Happy New Year, everyone!
I’ve been busy planning and setting intentions for 2016 and am stoked to discover a wealth of resources for manifesting goals! I feel like I’ve tapped into a mother load of resources, which brings to mind the adage, “When the student is ready, the teacher appears.” Teachers and active support networks of women coming together virtually to inspire and encourage one another!
For the past few weeks, I’ve been working with a tremendously creative and inspiring tool: Leonie Dawson’s 2016 Create Your Shining Year in Life workbook.
This workbook is so full of goodness that it would be impossible to describe it with only a few headlines or examples! It begins with wrapping up and reflecting on the previous year and includes a page to list everything you’re grateful for from 2015, which is a great exercise because gratitude is key for moving forward! The rest of the workbook focuses on creating a shining new year in all areas of life by setting inspired goals and listing resources you have to support you along the way. (My favorite page is the self-created list of “Things to Do When Everything Sucks!”) There are pages for affirmations, mottos, and plenty of space for creating a dream board. I’m having so much fun (with my colored Sharpies) brainstorming and imagining, setting intentions and goals, breaking goals into actionable steps, and writing the steps in my day planner. It’s something I can look back at throughout the year to help me stay on track. I’ve never done anything like this before and think it will be a catalyst for serious growth.
I anticipate that various pages in this workbook will inspire blog material throughout the year, but for now I want to start with something simple: choosing a “sacred word for the year”.
When I was teaching, I’d create an elaborate binder for each school year to keep me focused on what was most important and in alignment with my core values and aspirations. The cover of the binder featured a picture embellished with my word for the year. The word served as a compass to help me navigate the year. Since the binder also housed my weekly lesson plans for the whole year, I saw the cover every day and was reminded constantly of the intention I set for the year. It was a powerful tool!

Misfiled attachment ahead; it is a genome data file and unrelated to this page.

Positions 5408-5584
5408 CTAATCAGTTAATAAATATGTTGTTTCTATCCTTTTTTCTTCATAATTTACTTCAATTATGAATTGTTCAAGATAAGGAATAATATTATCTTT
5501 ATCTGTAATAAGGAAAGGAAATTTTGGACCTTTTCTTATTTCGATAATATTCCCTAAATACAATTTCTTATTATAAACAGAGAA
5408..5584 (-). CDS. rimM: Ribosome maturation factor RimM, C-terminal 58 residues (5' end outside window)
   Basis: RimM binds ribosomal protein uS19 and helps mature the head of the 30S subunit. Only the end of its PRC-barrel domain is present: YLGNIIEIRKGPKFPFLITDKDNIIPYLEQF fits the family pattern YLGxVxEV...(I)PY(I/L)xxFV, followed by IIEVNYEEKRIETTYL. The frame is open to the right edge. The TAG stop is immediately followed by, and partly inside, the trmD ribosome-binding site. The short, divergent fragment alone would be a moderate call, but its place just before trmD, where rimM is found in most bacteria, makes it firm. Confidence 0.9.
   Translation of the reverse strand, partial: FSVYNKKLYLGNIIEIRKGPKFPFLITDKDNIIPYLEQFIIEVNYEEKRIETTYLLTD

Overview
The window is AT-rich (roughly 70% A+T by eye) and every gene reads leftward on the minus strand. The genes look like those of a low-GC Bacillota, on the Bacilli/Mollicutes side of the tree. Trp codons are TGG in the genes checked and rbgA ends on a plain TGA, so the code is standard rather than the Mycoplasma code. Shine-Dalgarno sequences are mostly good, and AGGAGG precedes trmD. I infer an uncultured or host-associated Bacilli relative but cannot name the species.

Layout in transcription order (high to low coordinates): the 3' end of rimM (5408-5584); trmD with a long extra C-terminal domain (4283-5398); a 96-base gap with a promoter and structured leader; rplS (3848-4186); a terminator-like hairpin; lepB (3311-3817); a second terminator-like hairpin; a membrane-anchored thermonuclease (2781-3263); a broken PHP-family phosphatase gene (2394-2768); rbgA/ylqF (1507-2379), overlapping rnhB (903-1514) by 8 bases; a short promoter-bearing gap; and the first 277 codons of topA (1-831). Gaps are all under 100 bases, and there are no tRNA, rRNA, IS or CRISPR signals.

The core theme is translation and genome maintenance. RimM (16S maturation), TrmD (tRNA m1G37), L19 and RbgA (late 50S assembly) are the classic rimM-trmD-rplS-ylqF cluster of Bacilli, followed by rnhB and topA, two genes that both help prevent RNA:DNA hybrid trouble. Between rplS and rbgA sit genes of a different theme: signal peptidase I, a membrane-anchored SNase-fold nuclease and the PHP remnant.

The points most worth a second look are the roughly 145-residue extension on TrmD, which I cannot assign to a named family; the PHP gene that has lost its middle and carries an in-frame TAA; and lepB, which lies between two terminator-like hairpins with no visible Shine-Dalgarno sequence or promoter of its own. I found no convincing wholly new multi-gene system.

So choosing a “sacred word for the year” was not something new. Before choosing my word for 2016, I made a list of words to consider. I kept the list in my phone and added to it whenever something new came to mind. I finally decided on abundance. Yes, I think it’s high time to expand my horizon and focus on that word!
Truth is, I never made money a priority in my life and was never intentional about it. Money was not something I considered when it came to choosing either a college major or a spouse. It simply didn’t show up on my radar. I lived simply and with some creativity learned how to live on very little. But since resigning from my teaching job, I’ve been doing some conscious work on my attitudes and beliefs about money because I think I’ve been selling myself short and cutting myself off from the flow. Lately, I’ve been stretching myself to use my brain in ways that are entirely new to me and realize that developing a healthy “money mindset” is critical. It seems clear that all my life, the attitudes I’ve held toward money have obstructed the flow of prosperity in my life. Now I am curious about this energy and feel inspired to experiment with it and see what I can do with a friendlier attitude toward it. So I’m working first and foremost on raising my “money vibration,” which goes hand in hand with pursuing professional opportunities.
But abundance isn’t only about money. It applies to all areas of life, and gratitude seems to be a fundamental part of it – which is why it felt so worthwhile to make a list of everything I was grateful for in 2015. This year, I intend to be conscious about how I am either allowing or cutting myself off from the flow of abundance in my life. To keep my sacred word front and center, I am printing the photograph below and mounting a small print on both the refrigerator and the inside cover of my daily planner and a larger, framed print on the wall of my work space.
To supercharge my word for the year, I identified what habits and actions will draw more of the quality of abundance into my life. I also created a unique lantern for my meditation space with my sacred word and several other words to (literally) illuminate my aspirations and intentions for the upcoming year. This includes qualities that I anticipate will be useful to have in my toolbox for the year, to support what I want to accomplish. Words to uplift and inspire me when things don’t go the way I want them to. Reminders to help me stay on track.
Here is another view of my multi-colored lantern:
And here is a Spirit Lantern I made several years ago that ended up being a powerful manifestation tool back when I was pursuing a teaching job in a competitive job market:
I’ve received numerous requests to share instructions for making Spirit Lanterns, so here goes!